There is now a whole array of redesigns of photosynthesis to increase crop productivity. Some of the designs are really futuristic, to be enabled by developments in synthetic biology, another frontier biotechnology area that is emerging fast. If agricultural production has to be double by 2050, it behooves to double the food production per hectare of existing cropland at a time when the world’s major food crops’ yields have been stagnating.

Water has become a critical limiting factor. Although there are some modest options to develop drought-tolerant crop varieties, there are few options to dramatically reduce water consumption in agriculture. Crops’ abilities to fully harness midday light intensity is still low, and options to improve the photosynthetic efficiency look highly promising. Many targets of opportunity exist to tinker with photosynthesis to increase its efficiency.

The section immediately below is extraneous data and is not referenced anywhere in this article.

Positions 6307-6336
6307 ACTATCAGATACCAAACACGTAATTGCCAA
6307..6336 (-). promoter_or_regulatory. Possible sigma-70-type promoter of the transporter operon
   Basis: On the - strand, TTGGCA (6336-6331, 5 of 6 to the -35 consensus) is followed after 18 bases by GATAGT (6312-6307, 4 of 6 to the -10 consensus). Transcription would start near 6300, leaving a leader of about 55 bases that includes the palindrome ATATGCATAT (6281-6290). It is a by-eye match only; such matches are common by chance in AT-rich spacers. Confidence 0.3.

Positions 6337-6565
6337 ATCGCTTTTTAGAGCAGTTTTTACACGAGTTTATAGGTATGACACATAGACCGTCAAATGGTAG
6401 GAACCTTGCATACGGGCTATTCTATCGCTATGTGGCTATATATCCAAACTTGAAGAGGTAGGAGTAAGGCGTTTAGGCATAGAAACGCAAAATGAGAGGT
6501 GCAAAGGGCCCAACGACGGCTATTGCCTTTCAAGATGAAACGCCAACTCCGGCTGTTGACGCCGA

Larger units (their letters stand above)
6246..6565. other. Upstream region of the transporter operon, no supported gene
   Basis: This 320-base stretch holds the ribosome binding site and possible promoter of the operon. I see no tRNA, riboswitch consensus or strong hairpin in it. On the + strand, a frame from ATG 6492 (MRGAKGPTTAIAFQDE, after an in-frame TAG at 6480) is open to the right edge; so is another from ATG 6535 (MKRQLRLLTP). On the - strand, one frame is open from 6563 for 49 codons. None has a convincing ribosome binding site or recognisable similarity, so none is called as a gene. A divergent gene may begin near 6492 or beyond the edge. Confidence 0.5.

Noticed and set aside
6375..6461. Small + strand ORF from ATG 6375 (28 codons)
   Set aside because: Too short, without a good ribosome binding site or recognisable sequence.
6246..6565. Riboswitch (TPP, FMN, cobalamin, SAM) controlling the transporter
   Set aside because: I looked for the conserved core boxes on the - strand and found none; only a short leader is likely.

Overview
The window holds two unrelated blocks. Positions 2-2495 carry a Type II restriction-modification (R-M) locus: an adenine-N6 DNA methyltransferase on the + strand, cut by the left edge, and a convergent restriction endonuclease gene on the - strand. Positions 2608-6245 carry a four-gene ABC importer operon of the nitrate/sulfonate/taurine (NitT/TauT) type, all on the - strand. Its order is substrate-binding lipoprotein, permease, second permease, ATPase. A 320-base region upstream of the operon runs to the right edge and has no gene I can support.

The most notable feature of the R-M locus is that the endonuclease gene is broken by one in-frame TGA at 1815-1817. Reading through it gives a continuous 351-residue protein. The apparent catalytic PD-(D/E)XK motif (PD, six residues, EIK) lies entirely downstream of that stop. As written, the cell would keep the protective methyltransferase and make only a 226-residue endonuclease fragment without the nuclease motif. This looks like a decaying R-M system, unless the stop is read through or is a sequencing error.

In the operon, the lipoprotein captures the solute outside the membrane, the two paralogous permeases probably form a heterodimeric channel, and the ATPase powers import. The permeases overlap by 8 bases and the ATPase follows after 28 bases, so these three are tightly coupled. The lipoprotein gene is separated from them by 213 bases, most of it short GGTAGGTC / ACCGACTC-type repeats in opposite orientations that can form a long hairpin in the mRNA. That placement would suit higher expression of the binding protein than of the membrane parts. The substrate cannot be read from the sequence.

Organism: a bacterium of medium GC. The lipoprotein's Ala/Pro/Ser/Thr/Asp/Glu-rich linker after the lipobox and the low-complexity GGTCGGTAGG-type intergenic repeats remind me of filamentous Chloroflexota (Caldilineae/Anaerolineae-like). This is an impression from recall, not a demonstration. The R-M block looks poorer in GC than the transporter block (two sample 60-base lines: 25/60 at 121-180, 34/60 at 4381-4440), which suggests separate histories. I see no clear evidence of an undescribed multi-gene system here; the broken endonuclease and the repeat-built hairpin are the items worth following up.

A large part of this inefficiency is ascribed to the ability of leaves to absorb the quantum of sunlight. What happens is that even if lots of light is absorbed, it is not converted into biomass but is dissipated. Lowering light absorption seems to be one important opportunity for crop synthetic genomics. An efficient arrangement to convert absorbed light into biomass can possibly be achieved by replacing the photosystem I—a cluster of protein complexes that work with other such complexes to take care of the basic photochemistry of photosynthesis—by replacing chlorophyll with chlorophyll b.